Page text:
Identification of The Dot Moth
It has a creamy white kidney mark on almost black forewing.
Common throughout most of the southern half of England but becoming scarcer in northern counties and into Scotland.
The Dot Moth is found in most habitats including gardens, woodland and open countryside.
Life-cycle of the Dot Moth
The adult Dot Moth flies at night in a single generation from late May to August and is attracted to light.
Eggs are laid on the larval food plant and hatch within 30 days.
The caterpillars are fully grown in 28 days and are often found during the day on their food plants.
They overwinter as a pupa in a cocoon in the soil.
The Dot Moth caterpillar
The caterpillars reach 45mm in length and can be various shades of green and brown. The distinguishing features are three pale lines cross the dark prothoracic plate behind the head, the central one being an extension of dorsal line and the eleventh segment is raised dorsally.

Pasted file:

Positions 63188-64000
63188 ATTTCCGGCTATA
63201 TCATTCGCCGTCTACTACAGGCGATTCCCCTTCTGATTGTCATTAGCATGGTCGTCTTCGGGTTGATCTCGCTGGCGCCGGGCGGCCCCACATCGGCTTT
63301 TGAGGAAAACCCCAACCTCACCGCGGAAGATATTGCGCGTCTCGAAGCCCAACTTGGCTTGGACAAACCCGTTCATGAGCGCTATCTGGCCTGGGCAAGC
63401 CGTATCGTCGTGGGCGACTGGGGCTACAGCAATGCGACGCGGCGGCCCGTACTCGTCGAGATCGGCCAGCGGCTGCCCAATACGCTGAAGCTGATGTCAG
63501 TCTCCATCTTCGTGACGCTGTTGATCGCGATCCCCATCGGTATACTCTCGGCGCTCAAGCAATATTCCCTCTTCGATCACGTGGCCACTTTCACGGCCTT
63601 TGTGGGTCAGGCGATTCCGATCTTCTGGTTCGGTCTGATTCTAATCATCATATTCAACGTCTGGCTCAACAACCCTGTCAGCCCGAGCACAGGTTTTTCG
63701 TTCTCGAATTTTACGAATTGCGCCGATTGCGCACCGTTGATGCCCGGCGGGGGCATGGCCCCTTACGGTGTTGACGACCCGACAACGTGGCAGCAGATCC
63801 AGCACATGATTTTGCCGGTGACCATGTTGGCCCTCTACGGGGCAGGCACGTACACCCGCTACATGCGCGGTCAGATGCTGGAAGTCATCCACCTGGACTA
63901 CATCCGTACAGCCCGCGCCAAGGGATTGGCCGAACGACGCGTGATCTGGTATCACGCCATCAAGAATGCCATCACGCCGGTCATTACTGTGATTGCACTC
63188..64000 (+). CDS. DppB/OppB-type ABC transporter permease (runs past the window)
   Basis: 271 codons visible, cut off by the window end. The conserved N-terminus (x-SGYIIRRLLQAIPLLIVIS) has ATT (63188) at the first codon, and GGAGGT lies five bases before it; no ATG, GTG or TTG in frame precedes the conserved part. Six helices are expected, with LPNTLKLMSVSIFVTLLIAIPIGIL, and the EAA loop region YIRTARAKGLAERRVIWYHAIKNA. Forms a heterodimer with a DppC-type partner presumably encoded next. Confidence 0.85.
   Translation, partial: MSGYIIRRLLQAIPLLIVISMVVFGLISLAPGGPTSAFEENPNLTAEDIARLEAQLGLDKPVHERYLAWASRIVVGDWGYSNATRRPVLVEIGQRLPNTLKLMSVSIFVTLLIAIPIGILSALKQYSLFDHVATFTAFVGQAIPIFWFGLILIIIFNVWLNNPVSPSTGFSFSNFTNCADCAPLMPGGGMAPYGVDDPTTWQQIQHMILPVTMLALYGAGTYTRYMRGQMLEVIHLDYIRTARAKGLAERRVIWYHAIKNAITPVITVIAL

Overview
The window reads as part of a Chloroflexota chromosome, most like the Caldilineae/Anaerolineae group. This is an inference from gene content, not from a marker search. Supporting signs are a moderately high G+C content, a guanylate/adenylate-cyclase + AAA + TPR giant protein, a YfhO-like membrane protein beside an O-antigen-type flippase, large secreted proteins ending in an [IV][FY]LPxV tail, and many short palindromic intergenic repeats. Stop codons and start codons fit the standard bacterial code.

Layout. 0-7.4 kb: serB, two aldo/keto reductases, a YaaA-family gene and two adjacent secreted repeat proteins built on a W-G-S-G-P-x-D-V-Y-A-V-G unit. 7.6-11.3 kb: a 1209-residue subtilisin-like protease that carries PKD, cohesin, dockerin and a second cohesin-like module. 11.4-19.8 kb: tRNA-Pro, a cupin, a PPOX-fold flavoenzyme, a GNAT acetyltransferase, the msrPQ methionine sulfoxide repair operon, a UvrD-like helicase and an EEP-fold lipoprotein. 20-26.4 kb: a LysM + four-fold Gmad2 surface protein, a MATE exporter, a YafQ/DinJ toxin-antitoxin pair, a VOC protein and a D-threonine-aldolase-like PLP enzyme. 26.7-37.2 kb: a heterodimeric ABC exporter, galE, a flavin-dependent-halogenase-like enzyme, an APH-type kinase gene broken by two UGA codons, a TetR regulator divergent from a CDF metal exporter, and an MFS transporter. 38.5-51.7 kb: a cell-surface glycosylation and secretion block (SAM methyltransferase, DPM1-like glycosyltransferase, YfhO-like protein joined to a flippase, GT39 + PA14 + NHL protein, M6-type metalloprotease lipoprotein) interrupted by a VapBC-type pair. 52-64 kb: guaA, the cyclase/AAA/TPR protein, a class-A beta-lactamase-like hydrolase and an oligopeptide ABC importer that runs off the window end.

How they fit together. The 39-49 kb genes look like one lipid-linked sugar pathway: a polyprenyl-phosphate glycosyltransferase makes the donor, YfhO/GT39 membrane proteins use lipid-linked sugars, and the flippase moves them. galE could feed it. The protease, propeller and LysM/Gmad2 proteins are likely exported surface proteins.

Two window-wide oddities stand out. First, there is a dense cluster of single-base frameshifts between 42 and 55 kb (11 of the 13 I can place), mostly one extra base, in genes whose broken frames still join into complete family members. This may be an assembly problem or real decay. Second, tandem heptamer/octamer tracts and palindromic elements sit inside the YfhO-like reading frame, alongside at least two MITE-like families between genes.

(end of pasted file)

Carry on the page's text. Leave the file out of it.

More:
The Dot Moth caterpillar feeds on a wide range of herbaceous plants and sallows and can be found during the day on plants such as dock and common nettle.
Rearing of the Dot Moth
Very easy to rear with females laying freely in captivity.
Pest status of the Dot Moth
Neither the caterpillars nor the moths are considered a pest in the British Isles.
For other caterpillars see Caterpillar gallery